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Ed West: North is a better place than it was, but the two communities are still divided by so much.

ANOTHER milestone is reached in Northern Ireland’s history as Queen Elizabeth II shakes hands with former IRA commander turned Deputy First Minister Martin McGuinness, an idea that would have once been as unthinkable as "seeing Hitler in a synagogue", as a Unionist politician once described the prospect of power-sharing. Every new milestone is so once-unthinkable that I half expect to see the leaders of Sinn Fein and the DUP going for a full on snog, Adams in an Orange Order outfit and Robinson wearing a Celtic top.

Mr McGuiness said that by shaking the monarch’s hand he was symbolically shaking the hands of hundreds of thousands of Unionists, although he was literally shaking the hand of one Unionist whose cousin his friends had murdered off the coast of Sligo.

Who knows how the Queen feels – but hers is just one of thousands of families that suffered through Anglo-Irish conflict. As she said during her royal tour of the Irish Republic last year: “So much of this visit reminds us of the complexity of our history, its many layers and traditions, but also the importance of forbearance and conciliation, of being able to bow to the past but not be bound by it.”

And yesterday, for the first time, the Queen visited a Catholic church in Ireland.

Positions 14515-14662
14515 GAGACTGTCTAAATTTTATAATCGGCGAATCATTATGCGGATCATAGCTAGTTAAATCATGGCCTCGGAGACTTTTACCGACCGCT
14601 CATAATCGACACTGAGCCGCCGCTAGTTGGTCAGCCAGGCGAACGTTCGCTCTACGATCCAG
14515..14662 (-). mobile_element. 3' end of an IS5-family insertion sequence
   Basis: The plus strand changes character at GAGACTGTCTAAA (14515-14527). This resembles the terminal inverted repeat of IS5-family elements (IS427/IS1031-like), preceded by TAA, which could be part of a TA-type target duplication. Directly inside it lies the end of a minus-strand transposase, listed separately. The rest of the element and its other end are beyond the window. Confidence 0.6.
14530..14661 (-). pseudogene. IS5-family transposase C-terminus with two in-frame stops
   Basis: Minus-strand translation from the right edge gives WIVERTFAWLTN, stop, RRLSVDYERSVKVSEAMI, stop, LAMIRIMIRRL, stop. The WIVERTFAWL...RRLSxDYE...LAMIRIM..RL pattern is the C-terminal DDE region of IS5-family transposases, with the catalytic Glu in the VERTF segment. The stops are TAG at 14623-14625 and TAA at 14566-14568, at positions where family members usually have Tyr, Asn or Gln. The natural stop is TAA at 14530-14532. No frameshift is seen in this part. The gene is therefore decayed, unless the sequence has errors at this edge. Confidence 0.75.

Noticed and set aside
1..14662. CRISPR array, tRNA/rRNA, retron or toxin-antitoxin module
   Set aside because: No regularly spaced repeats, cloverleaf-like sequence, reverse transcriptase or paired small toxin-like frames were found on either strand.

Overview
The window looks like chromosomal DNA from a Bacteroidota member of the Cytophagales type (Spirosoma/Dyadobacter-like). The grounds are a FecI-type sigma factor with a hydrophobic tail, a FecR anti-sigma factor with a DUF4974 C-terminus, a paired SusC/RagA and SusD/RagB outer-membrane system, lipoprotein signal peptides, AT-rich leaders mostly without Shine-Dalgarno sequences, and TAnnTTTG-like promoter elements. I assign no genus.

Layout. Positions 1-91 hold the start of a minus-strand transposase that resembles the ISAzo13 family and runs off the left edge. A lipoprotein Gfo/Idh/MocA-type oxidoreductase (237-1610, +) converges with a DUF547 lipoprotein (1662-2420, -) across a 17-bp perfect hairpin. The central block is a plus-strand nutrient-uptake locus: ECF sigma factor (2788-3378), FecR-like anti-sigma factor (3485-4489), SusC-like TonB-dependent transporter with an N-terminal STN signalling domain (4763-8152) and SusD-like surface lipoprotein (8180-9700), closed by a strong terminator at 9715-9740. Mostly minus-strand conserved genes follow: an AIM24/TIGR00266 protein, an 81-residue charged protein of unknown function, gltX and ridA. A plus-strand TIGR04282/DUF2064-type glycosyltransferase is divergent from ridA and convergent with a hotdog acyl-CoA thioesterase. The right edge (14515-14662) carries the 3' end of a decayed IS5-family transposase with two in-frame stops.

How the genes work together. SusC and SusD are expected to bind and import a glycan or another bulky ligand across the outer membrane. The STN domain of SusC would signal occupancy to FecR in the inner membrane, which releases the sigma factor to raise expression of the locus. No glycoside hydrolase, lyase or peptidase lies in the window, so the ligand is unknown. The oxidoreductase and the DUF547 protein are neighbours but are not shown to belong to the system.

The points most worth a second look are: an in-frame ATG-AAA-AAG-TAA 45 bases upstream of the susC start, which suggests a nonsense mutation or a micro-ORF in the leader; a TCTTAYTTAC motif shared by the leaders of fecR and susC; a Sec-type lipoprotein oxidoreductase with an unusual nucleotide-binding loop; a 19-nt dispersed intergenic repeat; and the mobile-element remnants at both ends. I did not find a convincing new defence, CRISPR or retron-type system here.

Reconciliation is a beautiful thing, but we should not kid ourselves about the future of the six counties. McGuinness and Adams have made tremendous efforts, at great personal risk, to end a terrorist war their organisation kept going, against all military or moral sense. But in doing so, as Kevin Myers writes, they’ve won the PR war, the republican narrative enjoying a spectacular popularity among young people in the South.

And Northern Ireland is a hell of a lot better than it was. Yet geographically the two communities are more physically divided than ever, the province littered with peace walls; the paramilitaries have evolved into mafias; and the province is only kept peaceful through enormous subsidies. In the medium term the hope was always that old age and war-weariness would temper the fire of the paramilitaries, and that peace had its own momentum, and that has worked. The long term? That's another question entirely.